Jamie: I don’t think I’ve ever played a proper poly game.
Sav: For the Global Game Jam my group and I made a this game called L Waves, and it’s basically lesbian waves, and it’s a joke on the robotics language Wave. And basically you are lesbian robots wandering around trying to keep all your relationships with your girlfriends active. So you have to text them every night and talk to them properly and remember what they like. But that was the first polyamorous game I ever played. We need a lot more than just the idea of male and female in the industry. We need more non-binaries, we need more trans representation. We need more actual diversity rather than the two ideas.
Jamie: Do you think that’s slowly happening with steps places like Bioware have taken.
Sav: I know Bioware gets a lot of criticism, especially like I adore Krem (from Dragon Age: Inquisition). Krem is my baby. But Krem’s whole character is the fact that they are trans. There isn’t anything else to Krem.
Jamie: This is the thing that defines them.
Sav: Yeah, this is a baby steps kind of thing. And Bioware is very good at taking those steps. It’s just that they get a lot of vitriol for it that a lot of other places aren’t willing to take those steps as well, but I think they are helping to lay the ground work for other people to do it. Also I do think it’s something that’s happening a lot more because apart from a few very angry in face reviews of Gender Prison I’ve heard nothing but positive feedback and that’s primary about being non-binary rather than a binary gender.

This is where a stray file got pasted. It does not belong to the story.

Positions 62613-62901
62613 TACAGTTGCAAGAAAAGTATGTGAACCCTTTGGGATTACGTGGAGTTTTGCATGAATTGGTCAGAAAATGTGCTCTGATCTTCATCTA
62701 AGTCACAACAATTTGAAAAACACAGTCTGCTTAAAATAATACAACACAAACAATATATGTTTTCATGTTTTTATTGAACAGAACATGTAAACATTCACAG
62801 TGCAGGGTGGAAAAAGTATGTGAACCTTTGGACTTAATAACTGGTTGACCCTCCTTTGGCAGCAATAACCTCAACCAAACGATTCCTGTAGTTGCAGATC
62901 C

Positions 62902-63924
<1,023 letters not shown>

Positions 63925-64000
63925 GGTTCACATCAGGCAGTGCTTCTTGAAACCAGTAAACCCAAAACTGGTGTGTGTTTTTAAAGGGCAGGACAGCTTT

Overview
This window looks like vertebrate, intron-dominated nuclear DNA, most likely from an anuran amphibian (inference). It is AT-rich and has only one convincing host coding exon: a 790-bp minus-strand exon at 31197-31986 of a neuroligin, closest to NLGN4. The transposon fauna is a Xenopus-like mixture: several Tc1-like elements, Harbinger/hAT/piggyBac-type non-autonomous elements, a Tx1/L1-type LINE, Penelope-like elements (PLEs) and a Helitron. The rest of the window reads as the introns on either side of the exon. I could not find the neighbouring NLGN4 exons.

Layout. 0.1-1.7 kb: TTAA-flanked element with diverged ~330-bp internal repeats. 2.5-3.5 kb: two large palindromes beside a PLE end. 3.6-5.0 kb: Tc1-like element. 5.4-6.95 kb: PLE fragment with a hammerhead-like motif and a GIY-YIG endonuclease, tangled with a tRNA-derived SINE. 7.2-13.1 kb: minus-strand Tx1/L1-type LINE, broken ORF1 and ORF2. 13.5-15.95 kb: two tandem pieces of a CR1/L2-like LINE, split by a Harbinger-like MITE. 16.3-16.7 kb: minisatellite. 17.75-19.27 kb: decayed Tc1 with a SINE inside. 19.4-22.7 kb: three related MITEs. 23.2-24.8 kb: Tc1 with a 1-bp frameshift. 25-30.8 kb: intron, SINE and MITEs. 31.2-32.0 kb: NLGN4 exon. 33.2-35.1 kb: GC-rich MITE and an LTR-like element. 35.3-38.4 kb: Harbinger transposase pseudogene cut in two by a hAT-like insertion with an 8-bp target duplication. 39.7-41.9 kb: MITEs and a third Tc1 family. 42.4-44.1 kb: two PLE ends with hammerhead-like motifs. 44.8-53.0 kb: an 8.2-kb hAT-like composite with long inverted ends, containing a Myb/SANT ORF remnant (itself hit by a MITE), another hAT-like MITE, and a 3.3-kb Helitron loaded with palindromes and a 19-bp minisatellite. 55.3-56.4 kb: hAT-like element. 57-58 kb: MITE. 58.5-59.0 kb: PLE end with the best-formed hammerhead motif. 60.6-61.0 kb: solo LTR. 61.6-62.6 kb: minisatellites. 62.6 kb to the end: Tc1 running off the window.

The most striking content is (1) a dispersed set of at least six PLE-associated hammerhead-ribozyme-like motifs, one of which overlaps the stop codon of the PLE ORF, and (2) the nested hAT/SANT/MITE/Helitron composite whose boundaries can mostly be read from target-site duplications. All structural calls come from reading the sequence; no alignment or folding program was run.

Jamie: And where and how do people get hold of your work?
Sav: I can be found on twitter. There is a pinned tweet with my Climb game which is my text based one and if you tweet at me you can find a link to my Itch.io which has Gender Prison up which is completely free, partially because it’s a Games Jam game, partially because we want to get the message out there a lot more. Pretty much every game I’ve ever made has been completely free.
Jamie: That’s wonderful. Final question: Would you like a hug?
Sav: Sure, I’m down with that.
You can follow Sav’s work at @TimesNTroubles
Climb is available at philome.la/TimesNTroubles/climb
Gender Prison can be found at timesandtroubles.itch.io/genderprison
And L-Wave can be downloaded from globalgamejam.org/2017/games/l-wave